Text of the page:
Dartford

OS Grid Reference: TQ5474
The 1841 population was 5,619

"Dartford, anciently named Darentford, from its situation on the river Dart, or Darent, has been a place of consideration from the time of the Romans, occupying an important station at the crossing of the river by the Great Watling street from London to Dover, and having navigable access to the Thames by Dartford Creek, and water power in the upper Dart, and its feeder, the Cray. It is now a station on the North Kent railway. This town lies in a narrow valley, in Axton and Dartford Hundred, lathe of Sutton-at-Hone, West Kent. It is the head of a Poor Law Union, to which it gives its name, comprising a large adjacent population. The parish contains 4,101 acres of land, and 185 of water. The population in 1801 was 2,406, and in 1851, 6,054. It is 15 miles from London east by road and 17 by railway, 2 from the Thames, 7 west from Gravesend, 3 from Erith, and 3 from Greenhithe. The trade is considerable. Dartford Creek exports the manufactured and agricultural produce, also chalk, lie and whiting, and imports coals and timber for the neighbouring district. On the river are important powder mills, and the extensive foundries and works of Messrs. Hall, the eminent engineers. It has also corn, paper and oil mills, and establishments for calico and silk printing. There is a manufactory for printing machines, where the 'Times' machine was made, also one for Bank of England note moulds; likewise brewery, malting, brickfields and manure works. It is a great market for the neighbouring district, and has a well-attended corn-market, held on Saturdays. A fair is held on the 2nd of August in each year. ... Here the process of paper-making was introduced by Sir John Spelman, a German, in the 16th century, and is now carried on extensively by Mr Thomas Harry Saunders; and in 1590 the process of rolling and slitting iron, by Godfrey Box, a Brabanter. ..."  1852?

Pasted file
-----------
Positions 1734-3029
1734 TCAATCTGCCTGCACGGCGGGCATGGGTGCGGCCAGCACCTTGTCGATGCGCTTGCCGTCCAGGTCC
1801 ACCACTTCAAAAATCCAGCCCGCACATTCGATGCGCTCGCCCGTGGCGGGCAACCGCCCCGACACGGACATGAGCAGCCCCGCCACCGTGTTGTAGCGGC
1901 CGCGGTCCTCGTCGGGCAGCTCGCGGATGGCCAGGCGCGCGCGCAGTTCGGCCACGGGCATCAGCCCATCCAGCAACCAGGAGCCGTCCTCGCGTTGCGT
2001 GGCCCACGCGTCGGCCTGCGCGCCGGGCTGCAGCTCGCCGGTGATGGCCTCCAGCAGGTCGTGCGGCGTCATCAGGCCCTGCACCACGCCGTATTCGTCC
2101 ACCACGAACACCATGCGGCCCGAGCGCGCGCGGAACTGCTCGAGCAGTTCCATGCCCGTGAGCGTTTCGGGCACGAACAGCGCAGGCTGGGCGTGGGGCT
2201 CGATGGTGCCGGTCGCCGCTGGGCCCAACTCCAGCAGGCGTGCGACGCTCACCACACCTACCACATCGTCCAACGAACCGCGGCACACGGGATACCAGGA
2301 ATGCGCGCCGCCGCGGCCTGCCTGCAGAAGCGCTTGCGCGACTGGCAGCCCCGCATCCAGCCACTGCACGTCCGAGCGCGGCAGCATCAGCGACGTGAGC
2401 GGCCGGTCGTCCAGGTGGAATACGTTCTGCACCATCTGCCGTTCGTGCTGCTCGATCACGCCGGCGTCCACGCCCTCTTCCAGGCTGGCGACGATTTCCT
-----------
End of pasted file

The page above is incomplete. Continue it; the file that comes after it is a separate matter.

Administrative Units

Dartford fell within the Hundred of Dartford & Wilmington. Its 19th century Registration District & Poor Law Union was Dartford.
Probate Jurisdiction was Rochester to 1845, PCC 1846-57.

Census Publications

  • 1851 Name Index and Page Images published on CD-Rom as part of CD8 (Dartford Registration District).
  • 1851 Name Index (only) published on microfiche as part of Volume V (Dartford Registration District).
  • 1891 Transcript published on CD-Rom as part of CD3 (Dartford Registration District).

For ordering details see Census Publications.

Churches and Chapels (pre-1910)

Church of England

  1. Holy Trinity (Ancient Parish church) 
  2. St Alban St Albans Rd.
  3. Christ Church Christchurch Rd, West Hill.

Roman Catholic

Baptist

  1. Strict Baptist Zion Chapel, Priory Hill.
  2. Baptist: Brent Chapel, East Hill.  (c.1880). No information on registers
  3. Baptist Highfield Road.

Independent/Congregational

  1. Independent: Zion Chapel, Lowfield St.  (1794); later (1819) Countess of Huntingdons Connexion.   Original registers from 1797.
  2. Independent: Lowfield St.  Chapel built 1819, later converted to offices & demolished for shopping centre.   Original registers from 1818.
  3. Congregational: Chapel.  (1818). No information on registers
  4. Congregational West Hill.

Wesleyan/Methodist

  1. Wesleyan: Waterside Chapel.  (1798).   Original registers from 1811.
  2. Methodist Spital St.
  3. Primitive Methodist East Hill.
West Kent map